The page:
By Nancy Virden (c)2022
Let’s be honest- we all judge people. It is in the fabric of human curiosity to look at what others are wearing, doing, and saying. We make decisions about all the above based on tradition, bias, familiarity, and those around us who may be expressing the same judgments.
Negative judgments might go something like this: She is too fat, skinny, or dirty. She must not care about herself at all. Truth is, we have no idea what she cares about and we do not know her life.
Another one may be: He works too hard. He does not love his family. Once again, we have no real concept of a person’s heart and motives.
This is where the court session comes in. Place yourself in the defendant’s seat and listen as the prosecutor accuses you of the same things by which you are judging others. For example, if you are critiquing someone else’s parenting, turn it on yourself. “She keeps her kids up too late- what a terrible mother.”
How would you defend yourself from such an accusation? It is only when I get back from work late. We are on vacation and had a wonderful day. We will sleep in tomorrow. My ex didn’t return them to me on time. They just arrived home from a field trip. None of us are perfect parents.
Here’s another one. The prosecutor says, “He’s too liberal (or conservative).” Maybe when you judge others this same way you could try to apply your own defense. I have a right to my beliefs. I am not hating you. I do not want to destroy this country. We are fellow citizens. I want respect. None of us have zero biases.
If you struggle to imagine yourself in any of the scenarios of which you judge others, think of this: It makes sense they would behave the way they do because if I had been given the same circumstances I might make similar choices. It is interesting, if this type of court is applied faithfully, how our views of others improve. We are gentler, more appreciative, and less angry or superior.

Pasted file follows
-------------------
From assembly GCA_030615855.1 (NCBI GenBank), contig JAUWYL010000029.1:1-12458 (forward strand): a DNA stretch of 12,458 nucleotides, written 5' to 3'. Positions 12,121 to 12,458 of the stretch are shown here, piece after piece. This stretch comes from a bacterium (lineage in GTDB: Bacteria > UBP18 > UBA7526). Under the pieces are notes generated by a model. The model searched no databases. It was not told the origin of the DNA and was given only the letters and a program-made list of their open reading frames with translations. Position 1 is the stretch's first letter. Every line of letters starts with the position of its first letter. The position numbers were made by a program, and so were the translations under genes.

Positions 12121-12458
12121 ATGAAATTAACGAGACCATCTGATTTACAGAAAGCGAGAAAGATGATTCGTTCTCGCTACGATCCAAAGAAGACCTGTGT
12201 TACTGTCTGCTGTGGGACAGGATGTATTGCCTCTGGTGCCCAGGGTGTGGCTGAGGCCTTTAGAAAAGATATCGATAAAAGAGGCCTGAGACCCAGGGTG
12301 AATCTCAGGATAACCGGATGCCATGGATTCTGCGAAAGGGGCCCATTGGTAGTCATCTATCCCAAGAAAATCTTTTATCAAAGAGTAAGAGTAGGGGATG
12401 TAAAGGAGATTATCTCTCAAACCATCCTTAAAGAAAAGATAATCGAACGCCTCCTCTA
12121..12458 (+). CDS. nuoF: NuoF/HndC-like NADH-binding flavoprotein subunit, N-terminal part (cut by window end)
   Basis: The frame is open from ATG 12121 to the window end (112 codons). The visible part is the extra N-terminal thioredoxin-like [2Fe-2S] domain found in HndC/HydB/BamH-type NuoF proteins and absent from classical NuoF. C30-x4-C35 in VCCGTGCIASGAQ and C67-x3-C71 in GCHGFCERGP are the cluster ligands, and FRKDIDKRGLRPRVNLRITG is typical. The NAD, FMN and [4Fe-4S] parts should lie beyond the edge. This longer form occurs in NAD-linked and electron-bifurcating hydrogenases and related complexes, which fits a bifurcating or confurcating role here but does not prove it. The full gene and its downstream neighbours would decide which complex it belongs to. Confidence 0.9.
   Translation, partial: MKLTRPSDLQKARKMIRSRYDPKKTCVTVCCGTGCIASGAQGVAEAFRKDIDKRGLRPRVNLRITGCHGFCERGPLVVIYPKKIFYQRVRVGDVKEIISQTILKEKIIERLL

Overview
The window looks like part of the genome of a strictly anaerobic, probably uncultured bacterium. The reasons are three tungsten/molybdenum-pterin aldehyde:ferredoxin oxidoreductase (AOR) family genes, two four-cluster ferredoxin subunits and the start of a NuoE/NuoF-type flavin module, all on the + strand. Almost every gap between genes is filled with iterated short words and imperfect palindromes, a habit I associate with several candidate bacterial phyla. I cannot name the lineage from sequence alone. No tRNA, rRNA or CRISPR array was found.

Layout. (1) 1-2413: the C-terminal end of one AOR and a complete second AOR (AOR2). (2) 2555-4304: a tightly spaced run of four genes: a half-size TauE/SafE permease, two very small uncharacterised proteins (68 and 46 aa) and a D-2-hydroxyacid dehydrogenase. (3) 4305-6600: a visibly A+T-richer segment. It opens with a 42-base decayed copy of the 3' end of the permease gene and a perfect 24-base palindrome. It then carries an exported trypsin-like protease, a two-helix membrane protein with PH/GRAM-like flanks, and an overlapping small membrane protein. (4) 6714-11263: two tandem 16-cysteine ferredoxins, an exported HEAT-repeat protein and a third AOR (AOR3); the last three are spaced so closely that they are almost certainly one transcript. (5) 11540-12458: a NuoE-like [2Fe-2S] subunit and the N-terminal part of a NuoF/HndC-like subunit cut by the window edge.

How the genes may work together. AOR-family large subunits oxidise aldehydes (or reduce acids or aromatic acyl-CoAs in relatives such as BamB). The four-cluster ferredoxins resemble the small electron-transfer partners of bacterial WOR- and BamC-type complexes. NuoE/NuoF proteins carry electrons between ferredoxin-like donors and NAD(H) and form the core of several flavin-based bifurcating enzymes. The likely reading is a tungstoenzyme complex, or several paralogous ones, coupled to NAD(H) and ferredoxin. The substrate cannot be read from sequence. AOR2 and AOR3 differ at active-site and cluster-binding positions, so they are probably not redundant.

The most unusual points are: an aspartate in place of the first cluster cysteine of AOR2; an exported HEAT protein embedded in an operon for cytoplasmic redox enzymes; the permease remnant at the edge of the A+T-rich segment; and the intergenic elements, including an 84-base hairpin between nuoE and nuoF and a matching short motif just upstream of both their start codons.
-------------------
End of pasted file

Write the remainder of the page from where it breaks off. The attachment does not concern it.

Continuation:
It is a type of introspection and honesty that keeps stress lower and the world less scary. Harsh judgments and negative assumptions are replaced with understanding and intelligent insight.
Today’s Helpful Word
You, therefore, have no excuse, you who pass judgment on someone else, for at whatever point you judge another, you are condemning yourself, because you who pass judgment do the same things.
If you are feeling suicidal, or concerned about someone who is, in the U.S. call the National Suicide Prevention Lifeline 1-800-273-TALK (8255), or for a list of international suicide hotlines, go here.
If you are suicidal with a plan, immediately call 911 in the U.S. or go to your nearest emergency room. In the EU call 112. (For other international emergency numbers, go here ). Hope and help are yours!
Always the Fight Ministries (ATFM) has been displaying compassion for those fighting mental illness, addiction, or abuse since 2012. Nancy is the founder and voice of ATFM and openly shares her emotional resurrection from despair. NOTE: Nancy is not a doctor or a mental health professional, and speaks only from personal experience and observations. In no way is this website intended to substitute for professional mental or behavioral health care.
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